We brought on a new team manager into the mix. She was a bit more reserved at first, but she soon picked up on our vibe. After a while, she felt more comfortable sharing a little bit more about the goings on in her life.

She’d say things like “Ok, taking my son off to wrestling” or “My oldest just won her cheer competition” — which was great, since she hadn’t really opened up to the team in our chat before.

Then, something changed.

Weeks later, she started changing the verbiage. Subtle, but substantial.

Instead of mentioning her kids generically, as she’d done for a while, she started using their names.

“Jimmy just won his latest match!” and “Amber’s feeling a lot better, thanks for asking.”

And me being me, I noticed.

In a later meeting, I brought it up with her. Turns out, it wasn’t accidental on her part.

And her reason was when I finally felt I got good at team building.

Because I wasn’t building a team.

She said: “Hunter, I feel like you’ve built a family here.” 



The Life Autistic: How Three Odd Questions Made One Good Friend


Friendships aren’t found; they’re built.

I’d just moved from Iceland to Jacksonville, Florida. Moving and resetting life was common, but as a pre-teen, I felt way more self-aware — awkwardness, shyness, oddness and all.

We met our next door neighbors. They were helpful. As parents of children do when sizing up up other parents of children, they told us about the other kids nearby.

“Oh, hopefully you guys meet Zach,” they said. “He’s around Hunter’s age, great kid. Babysits our son. Real nice guy.”


Ok, I thought, hopefully we get to meet this guy.


This is where an interjection would be helpful.

There’s no guidebook on making fast friends on The Life Autistic.

It’s just “throw something out there and hope it sticks.”

As a boy, I found myself at a rare intersection of oblivious confidence and embarrassing awkwardness. 

So what you’re about to read: don’t try it at home. Or anywhere.



Two days later, my dad, my brothers, and I were out on the driveway when we spotted a teen steering his bike down our street.

It had to be him.

I stepped forward. He slowed down.

“Hey,” I shouted. Are you Zach?”


“Do you believe in God?”


“Do you wanna ride bikes?”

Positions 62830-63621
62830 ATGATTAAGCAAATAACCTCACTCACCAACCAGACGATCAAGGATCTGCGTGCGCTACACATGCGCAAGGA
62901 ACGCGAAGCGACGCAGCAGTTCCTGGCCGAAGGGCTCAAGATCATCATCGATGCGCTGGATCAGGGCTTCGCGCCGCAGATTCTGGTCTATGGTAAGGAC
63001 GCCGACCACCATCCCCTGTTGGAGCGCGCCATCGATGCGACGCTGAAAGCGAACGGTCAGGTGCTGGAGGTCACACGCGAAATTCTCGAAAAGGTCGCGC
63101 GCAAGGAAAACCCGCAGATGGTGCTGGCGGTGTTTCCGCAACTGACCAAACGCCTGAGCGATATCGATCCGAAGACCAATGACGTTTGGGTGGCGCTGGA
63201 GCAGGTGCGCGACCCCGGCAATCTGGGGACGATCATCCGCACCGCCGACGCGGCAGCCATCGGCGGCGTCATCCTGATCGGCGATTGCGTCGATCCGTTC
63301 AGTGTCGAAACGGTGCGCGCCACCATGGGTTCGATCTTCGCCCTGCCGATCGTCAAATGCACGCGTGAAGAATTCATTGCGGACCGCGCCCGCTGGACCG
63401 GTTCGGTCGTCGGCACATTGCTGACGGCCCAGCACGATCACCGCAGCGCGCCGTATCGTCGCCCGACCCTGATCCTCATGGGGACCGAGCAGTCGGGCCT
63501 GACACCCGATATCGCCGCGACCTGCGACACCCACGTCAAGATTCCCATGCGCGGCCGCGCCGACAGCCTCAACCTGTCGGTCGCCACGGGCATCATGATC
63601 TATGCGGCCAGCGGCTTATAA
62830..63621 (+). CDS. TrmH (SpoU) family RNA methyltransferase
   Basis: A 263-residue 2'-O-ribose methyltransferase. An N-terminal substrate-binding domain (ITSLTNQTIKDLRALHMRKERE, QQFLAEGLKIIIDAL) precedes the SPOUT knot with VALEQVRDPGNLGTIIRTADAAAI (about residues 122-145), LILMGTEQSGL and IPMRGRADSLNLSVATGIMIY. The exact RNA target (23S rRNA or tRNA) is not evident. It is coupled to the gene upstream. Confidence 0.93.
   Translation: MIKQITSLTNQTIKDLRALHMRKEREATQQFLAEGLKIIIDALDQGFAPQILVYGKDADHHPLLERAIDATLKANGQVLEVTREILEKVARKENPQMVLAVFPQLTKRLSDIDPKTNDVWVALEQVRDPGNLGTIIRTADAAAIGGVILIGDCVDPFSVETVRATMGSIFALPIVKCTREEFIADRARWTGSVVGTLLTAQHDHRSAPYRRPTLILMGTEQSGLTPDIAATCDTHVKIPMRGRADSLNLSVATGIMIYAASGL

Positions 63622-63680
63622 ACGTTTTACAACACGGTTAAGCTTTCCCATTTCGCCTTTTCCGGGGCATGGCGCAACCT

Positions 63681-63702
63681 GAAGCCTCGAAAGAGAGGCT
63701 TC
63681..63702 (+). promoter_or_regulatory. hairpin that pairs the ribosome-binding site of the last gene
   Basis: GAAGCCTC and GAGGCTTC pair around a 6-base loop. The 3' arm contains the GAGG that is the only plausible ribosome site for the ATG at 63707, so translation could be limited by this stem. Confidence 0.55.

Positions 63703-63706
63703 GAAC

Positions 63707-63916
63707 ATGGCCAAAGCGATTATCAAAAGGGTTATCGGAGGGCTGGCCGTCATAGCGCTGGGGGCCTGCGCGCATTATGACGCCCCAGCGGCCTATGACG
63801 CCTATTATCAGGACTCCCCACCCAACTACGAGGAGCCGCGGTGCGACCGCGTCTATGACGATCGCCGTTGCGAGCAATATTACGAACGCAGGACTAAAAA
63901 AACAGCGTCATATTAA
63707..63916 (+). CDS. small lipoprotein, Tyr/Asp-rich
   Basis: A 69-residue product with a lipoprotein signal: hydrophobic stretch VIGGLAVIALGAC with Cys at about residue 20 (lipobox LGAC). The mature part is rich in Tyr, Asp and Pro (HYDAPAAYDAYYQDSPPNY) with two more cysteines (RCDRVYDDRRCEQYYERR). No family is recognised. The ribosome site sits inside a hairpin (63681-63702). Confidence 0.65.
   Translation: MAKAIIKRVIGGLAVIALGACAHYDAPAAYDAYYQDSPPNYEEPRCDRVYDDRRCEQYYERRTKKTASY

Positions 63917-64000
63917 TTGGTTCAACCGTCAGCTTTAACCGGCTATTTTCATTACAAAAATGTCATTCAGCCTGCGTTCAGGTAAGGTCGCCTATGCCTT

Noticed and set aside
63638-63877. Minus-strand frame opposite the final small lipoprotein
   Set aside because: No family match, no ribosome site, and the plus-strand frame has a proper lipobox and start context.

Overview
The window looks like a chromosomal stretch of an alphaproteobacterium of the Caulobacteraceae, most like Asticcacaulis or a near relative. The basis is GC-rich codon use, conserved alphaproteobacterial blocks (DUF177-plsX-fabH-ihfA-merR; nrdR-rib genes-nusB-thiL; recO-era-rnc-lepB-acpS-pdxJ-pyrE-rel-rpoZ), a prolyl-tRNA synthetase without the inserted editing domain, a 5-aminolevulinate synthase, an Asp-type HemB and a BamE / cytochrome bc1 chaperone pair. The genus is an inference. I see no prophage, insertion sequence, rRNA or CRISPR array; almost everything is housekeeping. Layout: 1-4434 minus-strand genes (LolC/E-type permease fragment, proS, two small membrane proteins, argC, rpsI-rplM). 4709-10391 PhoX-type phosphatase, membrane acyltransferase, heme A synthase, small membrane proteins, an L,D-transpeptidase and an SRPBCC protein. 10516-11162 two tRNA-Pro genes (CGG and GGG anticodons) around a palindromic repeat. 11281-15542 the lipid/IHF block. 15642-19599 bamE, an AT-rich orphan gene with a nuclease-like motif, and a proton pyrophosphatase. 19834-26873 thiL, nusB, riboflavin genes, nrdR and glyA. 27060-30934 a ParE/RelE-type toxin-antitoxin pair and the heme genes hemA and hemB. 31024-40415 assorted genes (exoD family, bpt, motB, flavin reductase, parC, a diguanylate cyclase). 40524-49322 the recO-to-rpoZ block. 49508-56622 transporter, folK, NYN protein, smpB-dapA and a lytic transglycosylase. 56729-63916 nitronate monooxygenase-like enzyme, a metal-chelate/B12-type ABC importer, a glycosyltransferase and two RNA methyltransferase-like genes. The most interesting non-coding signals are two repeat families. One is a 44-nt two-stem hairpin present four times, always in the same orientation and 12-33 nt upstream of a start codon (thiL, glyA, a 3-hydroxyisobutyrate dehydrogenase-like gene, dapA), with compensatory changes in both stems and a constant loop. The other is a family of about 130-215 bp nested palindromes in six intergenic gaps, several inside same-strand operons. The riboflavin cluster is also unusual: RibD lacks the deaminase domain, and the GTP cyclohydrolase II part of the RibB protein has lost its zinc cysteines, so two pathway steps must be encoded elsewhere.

“Ok, well, uh . . . I need to build mine first.”

Miraculously — after being accosted by this pasty, odd fellow teen who assessed one’s theism and badgered you into biking before his own ride was even built — Zach didn’t speed away from what surely qualified as “pedal away from kids like this.”

He stuck around. We rode bikes, hung out, did stuff, and ended up good friends.


My whole intro was preposterous. I’m quite doubtful I could make another friend that way.

The normal reaction to my abnormal interrogation would have been to just wave, peace out, and call it day.

On The Life Autistic, we are most often saved and shaped by the kindness of others: those who dare to stop, to listen, to wait for someone who needs to build their bike first before building a friendship.



The Life Autistic: Finding Love ❤️


I remember a low point in my teenage life, when I confessed that I wanted to take my own life. It was a hard thing to consider, entrenching myself in reasons buried in my own shortsightedness.

My counselor then framed his response in a way I’ve been unable to forget:

“Think of what loss that would bring to others, Hunter. Your parents, your siblings, your future wife.”

I scoffed at the thought. But the fact that someone else would even say that, like it could ever be thing for me — a hopelessly awkward, unattractive, humorless, acne-ridden, husky clumsy oaf — it gave me enough pause and remote hope that maybe he wasn’t wrong.

He wasn’t wrong.


Contrary to what most of you would believe, I’m happily married and have been for ten years this week (!).

That seems unfathomable.

I feel like it’s one of the more unlikely outcomes of the autistic experience. Sure, moving out of your parents’ house, keeping a job, establishing independence, and being “successful” in some weird niche — I mean, that was my most optimistic, foreseeable hope.

But shoot, finding someone to love, someone who would be tricked into end up loving me back? Someone with whom I’d spend the rest of my life with?

“Hunter,” you’d contest. “That’s perfectly normal!”

Have you not been reading this blog?


Andrea’s experience as Mrs. Hansen needs its own blog entry. I won’t even cheat it by hinting at it, because that’s her story to share, being as close to my autistic epicenter as she is.

I’m grateful.

This was not a future I foresaw, but one I hoped for.

I can imagine some of you wondering similar:

“Is my son going to find someone to love him?”

“Will my daughter find her person?”

“Is there a soul mate out there for someone as unique as [MY CHILD]?”